I’d like to start by stating that I enjoyed this. The writing was sharp and the acting was generally of a very high standard, particularly Amy Ryan as Sandra, who made me squirm with her character’s awfulness.
But a few things puzzled me – first, why weren’t some of the references Americanized? I know that this is a very British play, but there’s nothing wrong with adapting it for your audience, especially if doesn’t affect the plot at all. For example, one character mentioned that she had a roommate who she found on Gumtree. I think that’s supposed to have been a laugh/groan with familiarity line, but literally no one in the room knew what the reference was – craigslist would have been understood and is still London-appropriate. During the first intermission, I had a conversation with my neighbor about how I wondered if tuition fees (for university) were going to come up, to contrast with the student grant that Kenneth was living on in the first act. He didn’t know what I was talking about – a clear case of something missing its mark with an audience less familiar with contemporary UK social issues. (I’m also not sure why Mike Bartlett didn’t do anything with this later.)
Second, I struggled to figure out whether this play was written for Boomers, for Millennials, both groups, or neither of them. Although I kind of loathed having two intermissions, although I’m sure they were necessary for the elaborate set changes, it was nice to have a chance to think about what might be coming next for the characters. I was lucky enough to have a great seatmate, who was up for chatting about these things.
For context, Love, Love, Love is a three-act play. The first act takes place in 1967, where we are introduced to Sandra & Kenneth – both students at Oxford, interested in drinking, smoking, getting high, and sex and obsessed with not being trapped and getting the most out of life before they eventually die. The next act is set in 1990, the night of Kenneth & Sandra’s daughter Rosie’s 16th birthday. It is also the night that they discover that they have both had affairs: Sandra unilaterally decides that they’re going to get divorced and announces this to their children over birthday cake. Apparently, they’ve both been feeling trapped (that word again) in their cozy suburban life in Reading, where they and their children appear to want for nothing (other than their parents’ love and attention). The final act is set in 2011, where the now-37-year-old Rosie demands that her parents buy her a house after a lengthy rant about how her parents are responsible for the fact that she ended up nearly-40 with no stable job, living in a rented flat with a random roommate, with no partner, and childless. Her parents refuse, telling her that life isn’t fair and that they had to work hard for everything they’ve achieved (e.g. her father is making approximately 3x Rosie’s yearly income, even in retirement). They’re patronizing and still won’t listen to her. It’s all rather horrible.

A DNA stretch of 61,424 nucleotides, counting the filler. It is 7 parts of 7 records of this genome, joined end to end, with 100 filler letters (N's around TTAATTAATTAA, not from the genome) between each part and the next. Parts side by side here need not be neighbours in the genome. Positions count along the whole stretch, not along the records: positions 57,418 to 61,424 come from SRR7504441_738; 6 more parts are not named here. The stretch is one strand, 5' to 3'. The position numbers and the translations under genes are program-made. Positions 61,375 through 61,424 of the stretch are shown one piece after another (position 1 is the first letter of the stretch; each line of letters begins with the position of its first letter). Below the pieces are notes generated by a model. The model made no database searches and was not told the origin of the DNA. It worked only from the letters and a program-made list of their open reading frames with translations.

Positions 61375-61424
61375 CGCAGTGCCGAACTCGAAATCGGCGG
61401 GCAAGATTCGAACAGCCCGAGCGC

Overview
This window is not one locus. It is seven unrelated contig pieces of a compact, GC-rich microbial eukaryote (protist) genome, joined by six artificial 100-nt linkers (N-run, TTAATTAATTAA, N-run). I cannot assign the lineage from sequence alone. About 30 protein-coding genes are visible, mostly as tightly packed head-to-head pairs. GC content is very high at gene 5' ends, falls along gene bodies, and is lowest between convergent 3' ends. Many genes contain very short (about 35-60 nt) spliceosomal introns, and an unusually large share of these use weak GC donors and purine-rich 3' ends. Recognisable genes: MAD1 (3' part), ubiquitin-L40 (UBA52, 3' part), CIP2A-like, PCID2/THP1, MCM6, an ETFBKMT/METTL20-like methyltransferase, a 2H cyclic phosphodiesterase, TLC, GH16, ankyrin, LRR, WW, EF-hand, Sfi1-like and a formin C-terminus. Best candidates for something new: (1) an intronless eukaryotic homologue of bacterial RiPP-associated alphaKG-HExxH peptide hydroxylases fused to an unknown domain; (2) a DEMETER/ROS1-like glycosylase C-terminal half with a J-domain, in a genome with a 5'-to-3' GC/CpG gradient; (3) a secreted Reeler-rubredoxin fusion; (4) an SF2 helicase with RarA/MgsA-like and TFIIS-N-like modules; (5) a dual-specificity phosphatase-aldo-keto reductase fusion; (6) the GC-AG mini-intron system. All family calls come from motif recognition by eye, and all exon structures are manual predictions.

I spent the first two acts thinking that the play was written for Millennials, highlighting the fact that their parents’ generation may owe a great deal of its success to both luck – the luck to have been born into a strong welfare state (subsequently decimated by Thatcher, New Labour, and Cameron) and era of booming economic prosperity – and hard work. And then, when the playwright opened act three with one Millennial who couldn’t stop playing games on his phone and another who blamed all of her misfortune on her parents, I felt like he was trapping his characters in all of the cliché criticisms of my generation (let’s ignore the fact that at 37, Rosie is actually too old to be a Millennial and graduated from university in the mid 1990s, a time of economic prosperity). Her parents were just as bad – embodying every cliché about how Boomers selfishly bled the welfare state and the planet dry, then razed a path of destruction in their wake, leaving nothing for the generations that followed. Honestly, I don’t really think the act said anything new about the tension between Boomers and their children, unless the audience really hasn’t been paying attention at all (a distinct possibility, in which case I withdraw this criticism…I recognize that not everyone will be as obsessed with the Guardian’s generation gap coverage as I am).
Finally, and to tie it back into my first point – I’m not so sure that the play, despite its excellent production and writing, really resonated with the audience. I think there are significant differences between the American and British experiences of generational tension and the play assumes a level of familiarity with British references that the audience just didn’t seem to understand. (I had just attended a talkback session with the British director of The Cherry Orchard, Simon Godwin, who spoke extensively about how much he had learned during rehearsal and previews about the differences between British and American audiences and the ways different things resonate with each of them…I think some of that sensitivity wouldn’t have gone amiss at Love, Love, Love.)
Still, it’s well worth seeing and any piece of theatre that leads me to write almost a thousand words afterwards isn’t a bad thing. Thought-provoking is my favorite kind of theatre!